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  1. #1
    Join Date
    Aug 2018
    New York
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    Default Reshoring/Offshoring

    I follow international trade news and topics, but I wanted to ask a question to people who actually work in machining. What products, if any, are becoming eligible to compete with imports on a cost basis? I read on a quality control blog about how they can produce more shoes, for example, per labor hour, in the US than overseas.

    Comparison of Asian Countries for Production of Garments & Shoes -


    Labor productivity is still very low. In the shoe industry, for example, the average is 0.5 pair per labor hour, compared with more than 2 pairs in North America. This difference is NOT primarily due to automation, but to smart industrial engineering."

    Is there some machined part, or even non-metal part if you're familiar, that because of technology, wages, etc., is eligible to compete with imports?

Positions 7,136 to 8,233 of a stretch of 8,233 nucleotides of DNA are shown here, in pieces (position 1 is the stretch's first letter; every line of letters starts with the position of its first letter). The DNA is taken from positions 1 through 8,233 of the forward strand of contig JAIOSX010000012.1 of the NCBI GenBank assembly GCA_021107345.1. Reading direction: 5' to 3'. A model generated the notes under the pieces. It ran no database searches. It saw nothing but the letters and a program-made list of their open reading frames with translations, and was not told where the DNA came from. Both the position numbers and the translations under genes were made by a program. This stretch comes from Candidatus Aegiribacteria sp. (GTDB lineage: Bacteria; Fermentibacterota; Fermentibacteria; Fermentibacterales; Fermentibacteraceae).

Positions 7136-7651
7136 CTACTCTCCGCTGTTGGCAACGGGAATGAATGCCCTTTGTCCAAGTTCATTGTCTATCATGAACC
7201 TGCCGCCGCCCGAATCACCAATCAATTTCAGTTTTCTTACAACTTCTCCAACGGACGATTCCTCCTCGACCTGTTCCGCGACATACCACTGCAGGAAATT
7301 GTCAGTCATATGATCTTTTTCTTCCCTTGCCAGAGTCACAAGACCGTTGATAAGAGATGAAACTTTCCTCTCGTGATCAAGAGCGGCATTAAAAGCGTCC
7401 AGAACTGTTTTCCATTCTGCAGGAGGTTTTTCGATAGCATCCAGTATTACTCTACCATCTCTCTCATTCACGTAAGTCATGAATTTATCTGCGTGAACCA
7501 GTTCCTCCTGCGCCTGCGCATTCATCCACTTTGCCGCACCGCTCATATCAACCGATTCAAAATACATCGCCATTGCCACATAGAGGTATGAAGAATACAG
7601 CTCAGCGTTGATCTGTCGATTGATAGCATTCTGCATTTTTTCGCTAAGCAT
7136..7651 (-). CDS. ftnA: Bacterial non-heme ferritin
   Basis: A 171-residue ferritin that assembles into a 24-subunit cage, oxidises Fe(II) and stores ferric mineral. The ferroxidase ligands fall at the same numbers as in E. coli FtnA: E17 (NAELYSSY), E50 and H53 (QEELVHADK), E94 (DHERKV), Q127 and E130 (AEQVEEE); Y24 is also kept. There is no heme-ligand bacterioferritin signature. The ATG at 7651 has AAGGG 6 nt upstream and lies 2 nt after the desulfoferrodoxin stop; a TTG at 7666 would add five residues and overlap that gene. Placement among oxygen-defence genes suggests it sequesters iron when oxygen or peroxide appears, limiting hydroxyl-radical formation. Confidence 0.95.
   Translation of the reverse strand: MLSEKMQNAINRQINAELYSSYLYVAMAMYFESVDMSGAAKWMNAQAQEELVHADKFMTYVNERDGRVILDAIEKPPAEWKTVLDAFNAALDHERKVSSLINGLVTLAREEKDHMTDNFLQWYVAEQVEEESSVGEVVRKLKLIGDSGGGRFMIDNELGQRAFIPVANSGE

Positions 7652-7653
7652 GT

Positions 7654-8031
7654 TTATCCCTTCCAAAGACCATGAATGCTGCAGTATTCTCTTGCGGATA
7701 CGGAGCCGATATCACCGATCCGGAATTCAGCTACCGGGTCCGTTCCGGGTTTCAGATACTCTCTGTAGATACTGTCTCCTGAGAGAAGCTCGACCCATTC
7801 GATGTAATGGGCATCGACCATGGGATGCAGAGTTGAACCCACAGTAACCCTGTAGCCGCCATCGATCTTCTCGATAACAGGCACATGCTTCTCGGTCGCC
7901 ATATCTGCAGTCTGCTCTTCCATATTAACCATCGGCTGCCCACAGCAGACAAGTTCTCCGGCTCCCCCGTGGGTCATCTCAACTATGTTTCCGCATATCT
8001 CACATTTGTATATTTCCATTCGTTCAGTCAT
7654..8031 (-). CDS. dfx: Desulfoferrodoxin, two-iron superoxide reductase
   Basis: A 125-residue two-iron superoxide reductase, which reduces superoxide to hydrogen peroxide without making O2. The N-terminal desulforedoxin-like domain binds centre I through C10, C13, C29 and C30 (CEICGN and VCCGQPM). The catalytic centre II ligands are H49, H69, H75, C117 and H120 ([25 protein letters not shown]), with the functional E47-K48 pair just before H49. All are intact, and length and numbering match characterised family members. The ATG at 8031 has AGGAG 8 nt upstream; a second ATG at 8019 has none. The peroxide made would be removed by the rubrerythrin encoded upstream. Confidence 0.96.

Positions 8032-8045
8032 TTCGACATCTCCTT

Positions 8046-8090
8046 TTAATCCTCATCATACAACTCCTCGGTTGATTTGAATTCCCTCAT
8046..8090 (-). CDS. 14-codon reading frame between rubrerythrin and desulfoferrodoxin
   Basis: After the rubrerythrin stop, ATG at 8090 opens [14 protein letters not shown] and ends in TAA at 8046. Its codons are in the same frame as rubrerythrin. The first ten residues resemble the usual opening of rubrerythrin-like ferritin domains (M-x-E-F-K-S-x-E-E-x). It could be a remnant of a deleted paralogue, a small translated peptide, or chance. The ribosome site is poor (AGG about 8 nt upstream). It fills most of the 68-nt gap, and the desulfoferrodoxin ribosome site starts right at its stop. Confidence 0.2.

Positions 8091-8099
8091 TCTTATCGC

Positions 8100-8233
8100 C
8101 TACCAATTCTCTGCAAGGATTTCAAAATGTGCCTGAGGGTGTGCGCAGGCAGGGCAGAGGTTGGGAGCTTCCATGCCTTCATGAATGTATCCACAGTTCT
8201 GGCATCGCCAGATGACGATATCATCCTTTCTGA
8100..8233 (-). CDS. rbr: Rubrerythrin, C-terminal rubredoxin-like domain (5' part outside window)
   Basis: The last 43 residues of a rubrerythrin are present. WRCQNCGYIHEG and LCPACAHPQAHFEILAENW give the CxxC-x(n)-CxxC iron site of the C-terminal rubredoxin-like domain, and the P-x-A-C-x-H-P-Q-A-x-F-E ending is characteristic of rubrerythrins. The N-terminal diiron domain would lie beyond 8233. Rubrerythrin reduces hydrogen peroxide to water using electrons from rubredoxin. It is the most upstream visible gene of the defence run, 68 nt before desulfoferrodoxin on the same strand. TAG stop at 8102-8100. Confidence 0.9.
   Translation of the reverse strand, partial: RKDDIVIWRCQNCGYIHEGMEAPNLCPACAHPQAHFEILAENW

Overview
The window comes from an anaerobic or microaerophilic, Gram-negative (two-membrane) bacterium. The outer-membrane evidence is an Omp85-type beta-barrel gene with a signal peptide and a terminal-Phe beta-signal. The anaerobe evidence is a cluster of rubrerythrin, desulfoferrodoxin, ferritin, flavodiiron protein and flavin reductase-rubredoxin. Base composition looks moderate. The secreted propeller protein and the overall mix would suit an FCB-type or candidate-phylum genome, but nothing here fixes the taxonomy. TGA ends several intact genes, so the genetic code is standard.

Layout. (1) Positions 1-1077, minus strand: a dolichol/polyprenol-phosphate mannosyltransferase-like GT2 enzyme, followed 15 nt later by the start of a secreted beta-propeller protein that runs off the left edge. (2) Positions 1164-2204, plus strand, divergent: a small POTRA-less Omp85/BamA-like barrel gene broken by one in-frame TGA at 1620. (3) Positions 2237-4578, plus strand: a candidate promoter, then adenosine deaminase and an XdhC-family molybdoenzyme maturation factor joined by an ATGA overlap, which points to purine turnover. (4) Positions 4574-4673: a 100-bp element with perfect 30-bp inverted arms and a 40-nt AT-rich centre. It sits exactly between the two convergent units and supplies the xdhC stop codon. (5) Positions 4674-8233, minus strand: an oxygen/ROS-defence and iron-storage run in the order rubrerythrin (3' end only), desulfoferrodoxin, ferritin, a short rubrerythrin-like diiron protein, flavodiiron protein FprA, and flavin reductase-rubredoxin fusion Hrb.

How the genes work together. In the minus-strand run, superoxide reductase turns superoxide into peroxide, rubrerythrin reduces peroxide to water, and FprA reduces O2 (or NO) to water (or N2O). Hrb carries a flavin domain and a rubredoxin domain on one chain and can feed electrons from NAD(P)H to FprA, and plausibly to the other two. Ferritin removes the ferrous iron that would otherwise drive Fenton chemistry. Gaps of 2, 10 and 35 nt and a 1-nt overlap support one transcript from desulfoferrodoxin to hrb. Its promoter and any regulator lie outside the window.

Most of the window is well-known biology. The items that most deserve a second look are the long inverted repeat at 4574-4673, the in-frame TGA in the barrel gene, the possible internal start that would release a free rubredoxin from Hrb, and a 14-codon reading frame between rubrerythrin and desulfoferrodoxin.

On the flip side of that, is there something which is quickly going offshore? What factors do you tend to see in production of some good that make it attractive to go offshore? I don't mean in general (in case someone says "wages"), but rather for specific products, such as the one above mentioning shoes. So maybe capacitors, for example.

    Sorry if this is a really broad and hard-to-gauge question. I'm not well-versed in this stuff.


  2. #2
    Join Date
    Apr 2001
    tucson arizona usa
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    competeing with imports is now completely impossible with the metal tarriffs. We build our products in the USA and in Europe as well as Austrailia. There is no difference in cost when I produce in europe and the USA at least there was none till the tarrif now it is much more costly. Producing in Australia is cheaper than europe and the united states. The only way around this problem is to produce in mexico, I have gotten quotes and it is much cheaper than the US and Europe.

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